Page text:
Roundup: Editorial opinions from other papers
Step away from that bison
Those shaggy-haired, shoulder-humped bison roaming Yellowstone National Park have lived in the area since prehistoric times, surviving migration, predators, disease, development.
But can they survive tourists? Despite signs in the park and fliers handed out to visitors warning them about being gored by the horned bison, tourists just can’t seem to stay the officially required 25 yards away. They get out of cars and snap selfies with bison, scurrying back only when the animal takes off after them. (In the good-to-know category, bison are significantly faster sprinters than humans.) Last year, five people were seriously injured by bison at Yellowstone.
Recently, an interaction cost a bison its life. When tourists spotted a newborn bison calf seemingly shivering from cold, they plucked it from the roadside like a helpless hitchhiker, put it in the back of their SUV and took it to a ranger facility “because of their misplaced concern for the animal’s welfare,” said a Park Service official. Human interference can cause a mother to reject a calf, and in this case, park rangers were unsuccessful in getting the bison herd to take the calf back in. Ultimately, it had to be euthanized.
Those people were trying to help. Others like the thrill of recklessness — how close can you get to a dangerous animal and live to upload the selfie? For many of us, it’s that we’re urban creatures starved for interaction with animals more exotic than our cats and dogs.
But wild creatures need to be left alone — if not for our survival then certainly for theirs.
Los Angeles Times, May 21
Impeaching IRS chief won’t solve anything
Pity John Koskinen, who agreed to take one of the worst jobs in America and is now being punished for it.
In 2013, President Barack Obama asked Koskinen to take over at the Internal Revenue Service amid budgetary chaos, deteriorating morale and a simmering scandal. House Republicans, still angry about that scandal — and about the concept of taxation generally — are now trying to impeach him.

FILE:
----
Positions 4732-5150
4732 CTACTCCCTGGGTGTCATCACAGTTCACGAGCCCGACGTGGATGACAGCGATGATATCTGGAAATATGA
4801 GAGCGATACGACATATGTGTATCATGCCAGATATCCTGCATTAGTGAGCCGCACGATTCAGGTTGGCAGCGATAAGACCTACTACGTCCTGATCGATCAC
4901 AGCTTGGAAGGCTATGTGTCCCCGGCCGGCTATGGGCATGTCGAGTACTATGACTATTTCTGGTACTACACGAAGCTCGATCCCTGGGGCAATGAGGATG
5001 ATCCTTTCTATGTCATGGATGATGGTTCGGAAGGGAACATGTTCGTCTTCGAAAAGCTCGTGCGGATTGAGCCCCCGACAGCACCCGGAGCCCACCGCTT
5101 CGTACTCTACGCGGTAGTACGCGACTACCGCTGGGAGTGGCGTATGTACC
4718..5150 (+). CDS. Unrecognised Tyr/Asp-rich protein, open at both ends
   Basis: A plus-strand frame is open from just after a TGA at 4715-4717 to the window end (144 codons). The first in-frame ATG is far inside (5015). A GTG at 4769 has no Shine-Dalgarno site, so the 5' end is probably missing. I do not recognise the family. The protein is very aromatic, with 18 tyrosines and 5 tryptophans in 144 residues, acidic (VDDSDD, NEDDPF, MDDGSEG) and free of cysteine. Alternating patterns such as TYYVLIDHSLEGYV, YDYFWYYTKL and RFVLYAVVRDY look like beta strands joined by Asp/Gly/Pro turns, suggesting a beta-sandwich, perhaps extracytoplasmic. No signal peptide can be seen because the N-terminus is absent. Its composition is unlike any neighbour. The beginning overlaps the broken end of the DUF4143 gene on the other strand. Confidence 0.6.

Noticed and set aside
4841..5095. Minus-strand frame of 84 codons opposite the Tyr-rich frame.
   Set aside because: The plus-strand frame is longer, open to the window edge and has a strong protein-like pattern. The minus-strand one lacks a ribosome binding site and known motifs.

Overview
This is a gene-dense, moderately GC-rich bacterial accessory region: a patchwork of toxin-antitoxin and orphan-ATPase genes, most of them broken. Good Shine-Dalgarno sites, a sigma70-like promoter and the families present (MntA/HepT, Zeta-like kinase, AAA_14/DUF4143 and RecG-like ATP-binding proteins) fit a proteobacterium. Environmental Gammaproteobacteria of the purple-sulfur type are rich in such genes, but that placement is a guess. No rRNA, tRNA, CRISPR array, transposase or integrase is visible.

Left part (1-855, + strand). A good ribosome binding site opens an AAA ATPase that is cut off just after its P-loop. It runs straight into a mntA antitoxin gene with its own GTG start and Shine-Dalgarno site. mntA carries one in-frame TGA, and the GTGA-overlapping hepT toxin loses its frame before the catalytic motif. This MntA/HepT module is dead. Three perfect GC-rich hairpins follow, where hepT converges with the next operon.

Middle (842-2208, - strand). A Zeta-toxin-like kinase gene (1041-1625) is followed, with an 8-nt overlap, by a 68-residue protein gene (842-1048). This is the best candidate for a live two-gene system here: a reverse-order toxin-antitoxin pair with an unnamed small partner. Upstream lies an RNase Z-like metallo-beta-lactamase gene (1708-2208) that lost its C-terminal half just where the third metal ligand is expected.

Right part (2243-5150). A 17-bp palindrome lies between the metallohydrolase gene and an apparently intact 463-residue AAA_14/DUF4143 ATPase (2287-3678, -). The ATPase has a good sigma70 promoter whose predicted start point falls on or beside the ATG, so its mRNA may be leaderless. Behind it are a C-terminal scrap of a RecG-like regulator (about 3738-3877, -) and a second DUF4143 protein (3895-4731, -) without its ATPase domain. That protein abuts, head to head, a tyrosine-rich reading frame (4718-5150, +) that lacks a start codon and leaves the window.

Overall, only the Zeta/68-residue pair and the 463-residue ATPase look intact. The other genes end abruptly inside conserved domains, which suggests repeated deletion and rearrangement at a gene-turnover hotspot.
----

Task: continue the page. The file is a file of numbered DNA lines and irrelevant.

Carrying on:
Their case is weak, and the ultimate loser in this sorry spectacle won’t be Koskinen.
Start with the scandal. An inspector general report in 2013 found that IRS employees had been improperly scrutinizing conservative groups seeking tax-exempt status. This was wrong, and blame was duly apportioned. The agency’s boss resigned, a top deputy retired, and the director of the offending unit was placed on leave and declared in contempt of Congress. Half a dozen congressional committees vowed to fumigate every pixel of offending detail. One managed to produce an 8,000-page report. The Justice Department investigated (and found no evidence of criminality).
But you have to get up pretty early in the morning to outfox the House Oversight and Government Reform Committee. Rep. Jason Chaffetz of Utah, the committee’s chairman, has made a professional specialty of berating civil servants. He appears to view Koskinen — who, recall, joined the agency after this scandal — as obstructing further investigation.
The specific allegations Chaffetz has adduced hardly add up to high crimes and misdemeanors. At worst, they portray mild bureaucratic ineptitude. And removing Koskinen from office stands no chance in legislative reality.
Actually impeaching Koskinen — a punishment not invoked against an executive-branch appointee since Ulysses S. Grant occupied the White House — probably isn’t the objective anyway. The point is to embarrass the IRS. And congressional Republicans have already done a fine job of that by slashing the agency’s budget while helping to vastly expand its responsibilities, with predictably frustrating results.
Taxpayers, in other words, are the ones who ultimately suffer when Congress ignores more pressing business in favor of needlessly antagonizing the IRS. They’re also the ones footing the bill for 8,000-page reports and shambolic impeachment proceedings.
Bloomberg View, May 25